When you're making the big move to college, you may be faced with a few different decisions. For many students, the first choice after they choose their college is whether or not to live on the college campus or if it would be better to find a place off campus. There are several benefits of living on campus, and hopefully, your decision will be easier once you've gone through this list and made the best choice for you.
There are several benefits of living on campus, it's just a matter of seeing if these benefits work well for your budget and lifestyle.
Living on campus is more convenient than living off campus for several reasons. If you have a meal plan, you'll have to go on campus for all your meals, so you might as well live there. When you live on campus, you don't have to deal with parking each day, which can be very frustrating, not to mention could make you late for class if you don't give yourself enough time each morning to get to campus. You also are more able to be involved in clubs, sports, and Greek life if you choose to live on-campus where everything will happen.
Not only do studies show that you will get better grades and are more likely to graduate if you live on campus, but you also have a network of other students to collaborate with. From studying in the library to having impromptu study groups in the hallway, your academic support is much wider when you live on a college campus rather than commute. You also have a whole community that is right there with you, so if your neighbor happens to be a science major and can help you, you can walk over and ask a question rather than having to wait or call them with a complicated question about the homework assignment.
No maintenance or extra bills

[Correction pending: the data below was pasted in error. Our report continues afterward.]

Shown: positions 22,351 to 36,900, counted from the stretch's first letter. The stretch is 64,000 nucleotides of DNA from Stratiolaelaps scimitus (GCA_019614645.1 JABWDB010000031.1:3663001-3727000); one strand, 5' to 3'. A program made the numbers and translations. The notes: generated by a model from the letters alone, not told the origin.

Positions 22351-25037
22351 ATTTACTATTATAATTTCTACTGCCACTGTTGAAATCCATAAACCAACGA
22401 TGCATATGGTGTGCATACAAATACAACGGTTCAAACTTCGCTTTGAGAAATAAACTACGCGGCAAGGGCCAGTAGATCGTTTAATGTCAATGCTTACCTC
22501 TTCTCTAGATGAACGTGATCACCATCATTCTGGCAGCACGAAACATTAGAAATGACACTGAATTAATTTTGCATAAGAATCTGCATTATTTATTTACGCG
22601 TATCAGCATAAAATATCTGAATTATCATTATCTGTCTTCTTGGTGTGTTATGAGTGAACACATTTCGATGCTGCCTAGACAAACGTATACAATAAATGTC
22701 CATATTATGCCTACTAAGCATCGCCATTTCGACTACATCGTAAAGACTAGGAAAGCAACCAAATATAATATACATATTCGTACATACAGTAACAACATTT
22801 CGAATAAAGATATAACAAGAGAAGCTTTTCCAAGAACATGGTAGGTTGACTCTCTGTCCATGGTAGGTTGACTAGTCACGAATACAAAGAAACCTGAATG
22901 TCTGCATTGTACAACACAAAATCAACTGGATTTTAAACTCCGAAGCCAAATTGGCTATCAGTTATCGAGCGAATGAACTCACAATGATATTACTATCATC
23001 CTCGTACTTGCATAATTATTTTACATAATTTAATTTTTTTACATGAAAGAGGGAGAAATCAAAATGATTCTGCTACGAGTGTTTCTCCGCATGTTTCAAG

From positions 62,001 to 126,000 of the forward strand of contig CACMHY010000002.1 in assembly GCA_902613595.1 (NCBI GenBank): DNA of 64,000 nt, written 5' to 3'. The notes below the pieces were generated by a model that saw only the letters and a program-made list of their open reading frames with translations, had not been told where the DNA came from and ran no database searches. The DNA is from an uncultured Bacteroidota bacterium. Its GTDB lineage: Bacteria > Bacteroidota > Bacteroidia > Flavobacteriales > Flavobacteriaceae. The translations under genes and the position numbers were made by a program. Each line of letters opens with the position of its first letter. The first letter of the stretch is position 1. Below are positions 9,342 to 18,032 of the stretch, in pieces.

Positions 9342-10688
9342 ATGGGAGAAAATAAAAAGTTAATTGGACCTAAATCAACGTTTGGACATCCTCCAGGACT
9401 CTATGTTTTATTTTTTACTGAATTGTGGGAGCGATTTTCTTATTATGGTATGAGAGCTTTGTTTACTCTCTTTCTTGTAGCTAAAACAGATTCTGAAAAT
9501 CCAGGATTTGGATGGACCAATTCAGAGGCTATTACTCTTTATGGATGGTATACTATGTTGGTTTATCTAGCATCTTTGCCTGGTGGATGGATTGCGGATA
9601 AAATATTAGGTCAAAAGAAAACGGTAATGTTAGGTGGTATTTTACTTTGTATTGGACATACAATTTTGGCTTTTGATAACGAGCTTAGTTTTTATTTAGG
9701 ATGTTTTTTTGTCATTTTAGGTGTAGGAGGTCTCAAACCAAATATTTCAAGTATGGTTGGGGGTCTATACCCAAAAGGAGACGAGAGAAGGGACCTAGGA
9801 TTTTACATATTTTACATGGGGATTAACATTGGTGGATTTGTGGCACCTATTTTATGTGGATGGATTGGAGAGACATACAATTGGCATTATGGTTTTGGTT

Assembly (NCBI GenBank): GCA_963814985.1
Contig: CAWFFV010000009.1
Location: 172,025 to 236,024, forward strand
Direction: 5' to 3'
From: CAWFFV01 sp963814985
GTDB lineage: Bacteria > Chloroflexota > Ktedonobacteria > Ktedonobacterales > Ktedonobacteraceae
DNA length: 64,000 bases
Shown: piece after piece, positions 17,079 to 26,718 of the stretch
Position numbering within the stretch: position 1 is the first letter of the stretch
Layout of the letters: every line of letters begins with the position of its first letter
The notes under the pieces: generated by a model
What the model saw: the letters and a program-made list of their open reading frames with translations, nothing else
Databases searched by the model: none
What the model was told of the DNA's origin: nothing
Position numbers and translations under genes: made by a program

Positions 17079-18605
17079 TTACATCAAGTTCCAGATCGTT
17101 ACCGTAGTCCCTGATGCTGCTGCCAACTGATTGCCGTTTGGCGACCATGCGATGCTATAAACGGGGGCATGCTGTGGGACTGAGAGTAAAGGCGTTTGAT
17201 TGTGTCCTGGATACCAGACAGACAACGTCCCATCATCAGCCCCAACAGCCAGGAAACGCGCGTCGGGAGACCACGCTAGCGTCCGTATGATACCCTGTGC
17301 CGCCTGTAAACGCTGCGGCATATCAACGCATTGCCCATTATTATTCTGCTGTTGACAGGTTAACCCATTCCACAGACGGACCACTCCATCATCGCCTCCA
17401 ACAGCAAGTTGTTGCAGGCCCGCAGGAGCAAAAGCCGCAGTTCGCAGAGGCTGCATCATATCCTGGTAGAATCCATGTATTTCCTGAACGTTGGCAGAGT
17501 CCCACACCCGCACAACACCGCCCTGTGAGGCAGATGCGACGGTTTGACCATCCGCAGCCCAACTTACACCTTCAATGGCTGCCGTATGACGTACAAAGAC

When you live off campus, you unfortunately have to deal with things like a broken dryer and the internet bill changing after the special ran out. On campus, everything is factored in your fee that you pay at the beginning of the semester. You don't have to worry about taking long showers, because you don't have a separate water bill. Same thing with electricity, if your roommates leave the lights on all the time, it's not good for the environment, but it won't cripple you at the end of the month.
College is partly about classes, but it's also a social occurrence. You'll meet new people all over the campus, but the easiest way to meet someone new is to live on campus. You'll have neighbors who can walk back and forth with you from classes, you may even meet your new best friend or significant other while walking the dorm hallways. Living off campus can be a bit more secluded, your neighbors may go to the same school as you, but they may be seniors while you're a freshman, which means you won't have any classes together nor will they likely want to study together. In the dorm though, you'll have more opportunity to meet people of your age, with similar interests, who are going through the same thing. This new independence can be challenging and scary, and it's comforting to have others who are going through the exact same thing with you.
Ultimately, your college experience is completely up to you, and you may find that these benefits of living on campus aren't really necessary for you or aren't all that beneficial to you and your budget. Everyone is different, and on campus living isn't for everyone. It's important to look at yourself and recognize if you would be better on or off campus.